Samuel Greeley was the oldest son of Samuel and Rachel Greeley.  In 1740, at the age of 19, he came to Nottingham West from Haverhill and settled with his father on the Greeley Farm.  This was a 200 acre farm just north of the Joseph Blodgett Garrison place on Lowell Road.  Samuel married Abigail Blodgett, daughter of Joseph and Dorothy (Perham) Blodgett of the Blodgett Garrison in May 1744.  He lived here until 1777, when at the age of 56, he and Abigail moved to Wilton; leaving the farm to his sons Joseph and Samuel.  He died in Wilton.  After his passing, his wife Abigail returned to town where she lived until the age of 95.  While in Nottingham West Samuel was Town Clerk for about 28 years and on the Board of Selectmen for 14 years.  He is remembered in our history as the Captain of the company of militia from Nottingham West who turned out 65 men as volunteers at the time of the Battle of Lexington April 19, 1775.
The Town Common at Hudson Center, originally about 2 acres of land, was used for many events including  training for the town militia, Old Home Day activities, Chautauqua Programs, and recreation. In the early 1960’s the State of New Hampshire built the present route 111 through the center of the Common and eastward to West Windham.  In 1962, the Board of Selectmen received a letter from the Hudson Fortnightly Club recommending that an historic marker commemorating the town’s minutemen be placed on that part of the Common which was not taken by the state for the highway.  This was done by the town in 1963.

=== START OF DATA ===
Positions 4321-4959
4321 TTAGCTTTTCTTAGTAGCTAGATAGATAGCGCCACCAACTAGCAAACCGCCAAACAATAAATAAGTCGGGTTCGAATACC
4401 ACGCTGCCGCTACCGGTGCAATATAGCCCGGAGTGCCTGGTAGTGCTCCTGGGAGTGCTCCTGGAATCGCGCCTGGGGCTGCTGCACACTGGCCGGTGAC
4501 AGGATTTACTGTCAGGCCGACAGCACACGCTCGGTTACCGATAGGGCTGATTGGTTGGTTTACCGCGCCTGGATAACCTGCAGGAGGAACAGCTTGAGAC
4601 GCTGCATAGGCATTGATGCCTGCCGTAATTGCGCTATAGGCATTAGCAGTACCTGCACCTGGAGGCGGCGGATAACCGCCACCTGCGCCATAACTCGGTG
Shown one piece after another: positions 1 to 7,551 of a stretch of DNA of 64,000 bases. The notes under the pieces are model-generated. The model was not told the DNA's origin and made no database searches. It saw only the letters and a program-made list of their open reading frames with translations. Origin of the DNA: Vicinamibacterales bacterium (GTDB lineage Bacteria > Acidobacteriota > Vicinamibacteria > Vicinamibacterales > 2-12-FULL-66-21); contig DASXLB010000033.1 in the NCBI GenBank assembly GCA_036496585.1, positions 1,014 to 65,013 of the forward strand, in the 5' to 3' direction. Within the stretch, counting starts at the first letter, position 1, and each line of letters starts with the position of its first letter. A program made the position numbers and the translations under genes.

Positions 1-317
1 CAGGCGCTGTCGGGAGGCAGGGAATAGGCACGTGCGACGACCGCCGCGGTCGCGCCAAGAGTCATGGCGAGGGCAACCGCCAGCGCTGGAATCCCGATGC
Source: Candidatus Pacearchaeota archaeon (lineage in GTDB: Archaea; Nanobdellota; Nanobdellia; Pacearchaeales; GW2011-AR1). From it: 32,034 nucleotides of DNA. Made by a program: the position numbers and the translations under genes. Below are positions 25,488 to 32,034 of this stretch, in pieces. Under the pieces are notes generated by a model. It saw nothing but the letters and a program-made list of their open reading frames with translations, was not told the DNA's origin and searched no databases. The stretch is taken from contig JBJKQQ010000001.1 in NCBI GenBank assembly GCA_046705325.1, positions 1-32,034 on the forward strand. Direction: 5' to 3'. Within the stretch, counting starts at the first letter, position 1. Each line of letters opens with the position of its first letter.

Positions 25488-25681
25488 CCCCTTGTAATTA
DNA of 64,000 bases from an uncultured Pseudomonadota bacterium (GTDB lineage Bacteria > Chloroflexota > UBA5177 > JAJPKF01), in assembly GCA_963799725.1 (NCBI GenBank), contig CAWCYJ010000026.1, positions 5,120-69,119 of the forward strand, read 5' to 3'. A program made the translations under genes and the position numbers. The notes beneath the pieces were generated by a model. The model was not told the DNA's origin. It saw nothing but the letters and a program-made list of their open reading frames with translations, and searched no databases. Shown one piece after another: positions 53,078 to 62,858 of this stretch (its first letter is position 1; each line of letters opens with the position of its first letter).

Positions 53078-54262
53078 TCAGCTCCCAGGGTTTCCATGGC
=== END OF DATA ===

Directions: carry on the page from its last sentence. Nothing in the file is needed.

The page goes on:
On April 19, 1975, some 200 years after the Battle of Lexington and as part of the United States bi-centennial activities a wreath was placed at this monument.  For this event the carillon bells of the Baptist Church were played, and a floral wreath was placed by Phyllis Keeney, Selectman and a Past President of Fortnightly.  The floral wreath was made by club member Mrs. Florence Bogan.  Following the raising of the American Flag with color guards from Veteran’s Auxiliary and  Girl Scouts and  the singing of the National Anthem by Mrs. Bruce Cole, the Muster Roll of the 65 men was read by John Beaumont.  A benediction  and playing of God Bless America on the carillon bells closed the activities.  This marker is located at the point of land on the common near Kimball Hill Road  at the intersection with Central Street.  Photo from the Historical Society collection.

Barretts Hill Road and Greeley Street C1908

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Barretts Hill Road and Greeley Street C1908

In this C1908 Post Card we are on Barretts Hill Road looking  west and down onto Greeley Street; which runs horizontal in the picture.  At this intersection a left turn onto Greeley  takes you to Hudson Center; with a right turn you are headed towards Old Derry Road.  Straight ahead you are looking at what is now 68 Greeley Street.  In the center of the intersection notice the grassy triangular piece.  This is called a “heater piece”. This  peculiar shape is formed from the flow of traffic; by continually going left, right, or straight this part of the intersection receives little or no traffic.  It is given the name “heater piece” as the resulting shape resembles that of a flat iron.  At the time of this photo the house shown here belonged to the estate and family  of David Glover.  Photo from the Historical Society Collection.

Thompson’s Market on Central Street c1977